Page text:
This week on Penny Dreadful, it was time for the annual get Eva Green an Emmy episode. Dollars to donuts, this will be actresses submission piece for this year in the tradition of “The Nightcomers” and “Closer Than Sisters”, by delving into Vanessa’s backstory and revel in her eternal struggle between the good and the evil within her; the pious and the decidedly less than pious aspects of her soul. Sure, the pronounced point of the episode was to reveal when and how Vanessa and Dracula first crossed paths, but let’s be honest “A Blade of Grass” was all about Green showing her range.
Now that’s not a bad thing, of course. Green is a tremendous actress, and John Logan clearly likes giving her meaty stuff do, and “A Blade of Grass” is no exception. The episode was prefaced last week with Vanessa going into a hypnotic trance, back to her days in the asylum where she not only met Dracula for the first time, but met the man that would eventually become Frankenstein’s first creature as well. The majority of the hour is set inside Vanessa’s padded room, and focused on two actors, Green and Rory Kinnear. And, not to put too fine a point on the situation, it was glorious.
For Green it was the chance to prove that there’s nothing that she can’t do as Vanessa runs the gauntlet from defiance to despair, and from poetic melancholy to animalistic ferocity. The effective combination of Green’s body language and some zombifying make-up paint a very potent picture of a woman at the end of rope. She’s stung out, and hopeless, and she has absolutely no idea who she is or what she’s supposed to do. Although it’s been mentioned before, this is the first time we’ve seen Vanessa at the worst of the worst. She’s never been this low.
And then there’s the pre-Creature Creature. He never gives his name, so the Creature’s usual alias of John Clare will have to do when speaking about him. It takes a while to learn anything substantial about the human John, as rules for orderlies in the asylum prevent him from getting to personal with the inmates, he can’t even give her his name. Still, John reveals himself to be a kind man, encouraging Vanessa to eat, offering her a blanket though they’re banned, and encouraging her to get better lest her therapy gets worse. Despite that, Vanessa therapy continues to get worse, as does her disposition.
Still, what little we learn of John is informative. We know he’s not an educated man since the orderly job is one of the only ones he can get. He mentions that he’s not a fans of poetry either, though he does end up reading Vanessa a few verses from the one poetry book he does own. And we know that he’s kind and empathetic. In the end, he tells Vanessa he’s leaving the asylum because he can no longer stand to watch her suffering; he doesn’t need the job that badly. It all painted an interesting picture of how the man when he lived informs the man brought back to life. Were the qualities of John Clare as the Creature rooted in how he was as a man, and were they made better by making him more learned and inquisitive?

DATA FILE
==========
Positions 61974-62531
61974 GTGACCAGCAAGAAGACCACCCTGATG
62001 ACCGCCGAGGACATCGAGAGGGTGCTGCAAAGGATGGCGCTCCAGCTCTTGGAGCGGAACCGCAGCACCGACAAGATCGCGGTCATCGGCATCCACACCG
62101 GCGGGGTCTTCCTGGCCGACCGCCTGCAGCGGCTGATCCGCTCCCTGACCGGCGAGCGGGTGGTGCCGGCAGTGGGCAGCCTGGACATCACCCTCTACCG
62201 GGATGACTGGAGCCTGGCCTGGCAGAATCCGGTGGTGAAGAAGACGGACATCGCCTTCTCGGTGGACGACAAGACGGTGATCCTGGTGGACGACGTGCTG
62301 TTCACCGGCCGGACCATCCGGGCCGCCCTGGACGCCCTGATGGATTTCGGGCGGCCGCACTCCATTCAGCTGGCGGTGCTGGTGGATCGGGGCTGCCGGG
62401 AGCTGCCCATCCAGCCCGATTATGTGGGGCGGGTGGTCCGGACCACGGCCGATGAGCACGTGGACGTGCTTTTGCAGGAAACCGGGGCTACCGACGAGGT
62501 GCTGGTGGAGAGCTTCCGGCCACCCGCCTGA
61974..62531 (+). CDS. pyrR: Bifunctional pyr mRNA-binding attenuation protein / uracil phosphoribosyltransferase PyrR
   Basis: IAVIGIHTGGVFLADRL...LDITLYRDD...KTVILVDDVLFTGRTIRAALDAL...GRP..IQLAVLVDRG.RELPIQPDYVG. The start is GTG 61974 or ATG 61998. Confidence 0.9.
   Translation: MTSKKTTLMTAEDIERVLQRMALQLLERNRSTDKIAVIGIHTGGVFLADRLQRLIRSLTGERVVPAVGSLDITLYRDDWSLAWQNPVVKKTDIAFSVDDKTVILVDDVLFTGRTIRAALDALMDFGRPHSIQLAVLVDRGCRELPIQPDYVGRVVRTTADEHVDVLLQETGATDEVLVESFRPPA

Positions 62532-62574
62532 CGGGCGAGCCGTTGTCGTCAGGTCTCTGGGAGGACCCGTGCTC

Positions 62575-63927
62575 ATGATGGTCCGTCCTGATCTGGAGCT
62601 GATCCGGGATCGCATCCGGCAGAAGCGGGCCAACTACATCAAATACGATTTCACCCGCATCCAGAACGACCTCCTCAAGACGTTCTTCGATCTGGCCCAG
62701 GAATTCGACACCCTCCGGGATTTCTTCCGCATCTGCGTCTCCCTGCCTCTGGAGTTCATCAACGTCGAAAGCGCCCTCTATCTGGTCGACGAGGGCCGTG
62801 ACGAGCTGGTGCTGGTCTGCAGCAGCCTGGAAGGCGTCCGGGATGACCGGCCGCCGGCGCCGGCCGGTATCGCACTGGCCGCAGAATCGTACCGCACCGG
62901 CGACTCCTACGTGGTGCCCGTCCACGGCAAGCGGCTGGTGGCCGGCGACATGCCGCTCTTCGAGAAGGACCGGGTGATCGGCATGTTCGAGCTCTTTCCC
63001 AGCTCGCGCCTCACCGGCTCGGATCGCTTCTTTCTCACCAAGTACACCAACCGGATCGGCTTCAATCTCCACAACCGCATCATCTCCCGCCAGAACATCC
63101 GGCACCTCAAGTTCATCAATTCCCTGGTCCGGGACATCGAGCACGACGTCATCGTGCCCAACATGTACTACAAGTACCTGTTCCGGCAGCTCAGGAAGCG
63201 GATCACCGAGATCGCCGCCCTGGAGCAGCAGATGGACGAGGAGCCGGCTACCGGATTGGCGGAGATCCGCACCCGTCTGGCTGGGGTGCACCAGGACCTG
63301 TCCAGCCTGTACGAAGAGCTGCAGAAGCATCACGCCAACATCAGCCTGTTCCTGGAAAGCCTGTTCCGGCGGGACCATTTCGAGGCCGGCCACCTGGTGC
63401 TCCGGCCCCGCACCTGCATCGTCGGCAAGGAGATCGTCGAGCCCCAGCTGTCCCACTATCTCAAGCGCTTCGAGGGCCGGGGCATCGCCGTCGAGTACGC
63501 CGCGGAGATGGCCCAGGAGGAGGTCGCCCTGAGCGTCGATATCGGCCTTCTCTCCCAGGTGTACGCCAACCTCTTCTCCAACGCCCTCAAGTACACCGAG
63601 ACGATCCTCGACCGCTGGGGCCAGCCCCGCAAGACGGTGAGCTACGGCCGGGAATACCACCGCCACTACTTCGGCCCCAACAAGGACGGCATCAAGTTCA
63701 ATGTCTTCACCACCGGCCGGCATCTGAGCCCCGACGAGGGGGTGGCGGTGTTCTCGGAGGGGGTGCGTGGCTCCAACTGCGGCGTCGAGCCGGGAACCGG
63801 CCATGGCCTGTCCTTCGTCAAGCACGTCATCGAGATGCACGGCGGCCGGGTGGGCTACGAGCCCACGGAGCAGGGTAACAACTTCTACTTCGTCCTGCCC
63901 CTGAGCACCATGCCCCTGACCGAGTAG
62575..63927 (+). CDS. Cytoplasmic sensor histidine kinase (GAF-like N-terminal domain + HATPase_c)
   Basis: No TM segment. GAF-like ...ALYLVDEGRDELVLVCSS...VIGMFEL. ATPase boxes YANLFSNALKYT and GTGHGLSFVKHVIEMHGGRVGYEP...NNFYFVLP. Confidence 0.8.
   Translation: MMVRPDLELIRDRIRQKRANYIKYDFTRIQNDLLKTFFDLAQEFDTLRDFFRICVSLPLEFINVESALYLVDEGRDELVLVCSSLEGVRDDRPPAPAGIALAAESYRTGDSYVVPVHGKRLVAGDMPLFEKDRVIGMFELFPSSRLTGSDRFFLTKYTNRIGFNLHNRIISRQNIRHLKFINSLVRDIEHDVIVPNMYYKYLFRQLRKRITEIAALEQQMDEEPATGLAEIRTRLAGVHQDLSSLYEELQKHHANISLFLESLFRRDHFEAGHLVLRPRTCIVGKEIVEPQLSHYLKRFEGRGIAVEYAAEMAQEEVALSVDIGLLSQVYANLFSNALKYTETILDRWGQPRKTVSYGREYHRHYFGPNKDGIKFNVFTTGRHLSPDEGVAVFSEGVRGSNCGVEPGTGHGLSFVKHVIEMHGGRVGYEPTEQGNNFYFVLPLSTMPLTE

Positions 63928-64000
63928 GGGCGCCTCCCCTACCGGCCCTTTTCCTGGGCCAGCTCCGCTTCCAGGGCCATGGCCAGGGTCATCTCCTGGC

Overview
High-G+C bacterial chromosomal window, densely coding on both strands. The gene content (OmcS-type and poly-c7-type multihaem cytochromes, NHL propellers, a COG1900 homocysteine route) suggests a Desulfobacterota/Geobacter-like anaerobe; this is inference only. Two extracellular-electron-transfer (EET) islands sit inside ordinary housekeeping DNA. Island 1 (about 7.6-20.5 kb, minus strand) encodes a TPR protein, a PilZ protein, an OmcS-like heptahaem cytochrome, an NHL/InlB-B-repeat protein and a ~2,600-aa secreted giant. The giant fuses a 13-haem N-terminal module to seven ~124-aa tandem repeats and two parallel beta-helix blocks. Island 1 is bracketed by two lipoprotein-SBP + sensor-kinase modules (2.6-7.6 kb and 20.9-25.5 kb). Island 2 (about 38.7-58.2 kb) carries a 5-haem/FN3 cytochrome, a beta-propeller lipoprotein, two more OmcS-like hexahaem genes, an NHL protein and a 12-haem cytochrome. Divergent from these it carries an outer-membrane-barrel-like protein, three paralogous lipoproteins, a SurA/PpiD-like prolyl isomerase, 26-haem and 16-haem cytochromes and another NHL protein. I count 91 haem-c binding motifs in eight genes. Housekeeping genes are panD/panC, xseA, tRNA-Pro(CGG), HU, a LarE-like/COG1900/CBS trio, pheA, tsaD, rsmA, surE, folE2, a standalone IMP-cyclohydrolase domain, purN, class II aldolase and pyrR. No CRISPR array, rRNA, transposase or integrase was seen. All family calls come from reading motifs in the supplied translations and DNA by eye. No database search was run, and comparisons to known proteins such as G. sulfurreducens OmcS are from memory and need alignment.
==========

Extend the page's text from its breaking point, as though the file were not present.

Along the way though, you wonder if John Clare as Vanessa remembers him is an illusion. At certain points, Clare’s form is borrowed by both Lucifer and Dracula, as they tempt Vanessa to one side or the other. Lucifer is after her soul, but Dracula wants her body, which can be read as kind of commentary about Victorian attitudes towards women, as in they’re only desired for two things and not taken as the sum of the whole as human beings. Vanessa notes that the men at the asylum want her to be normal, with normal being “compliant” and “obedient” like “all the other women you know.” Despite all they’re talk about freeing Vanessa, he supernatural suitors are still all about controlling her in the traditional definition of times when having a woman was about owning her no small way.
Vanessa’s commentary in that regard brings her inline with Lily in the present, who is taking the treatment of women by men beyond the mere discussion stage and is trying to do something about it. It’s the first time the show’s suggested who those two very different storylines might end up coming together in at least a philosophical way. Vanessa has expressed previous fascination with Dorian Gray, so might being forced to confront Dracula, who only really wants her for her body, might push her to consider other extremes, especially since she’s been more or less abandoned by all the men in her life? Or might John Clare return to offer her some kind of peace and counsel again?
More to the point, does Vanessa need anyone’s help? In her darkest moment she defiantly casts off the advances of both Lucifer and Dracula using the devil’s own tongue against them. “You think you know evil, where here it stands,” she tells them. It wasn’t hard to read some sense of fear on both their faces, and as the music swells in such an epic way, you know that this is Vanessa’s turning point. It’s such a powerful moment, it makes you wonder why Lucifer and/or Dracula would want anything to do with her after that. Perhaps resistance makes the heart grow fonder.
Directed by Toa Fraser, who’s as an accomplished director on stage as he is on film, brought the best of both worlds to “A Blade of Grass” which at times felt small and intimate, but was also bold and cinematic. It had atmosphere and tension to spare, while still essentially being a character piece, and at times almost a one woman show. These are the moments that Penny Dreadful lives for, and honestly they’re the moments we keep coming back to the series for even though its predictable as night follows day that we’re going to get an episode like this at some point in the season. Still, Eva Green definitely hit another home run, which is why the show likes to throw her these easy pitches across the plate in the first place.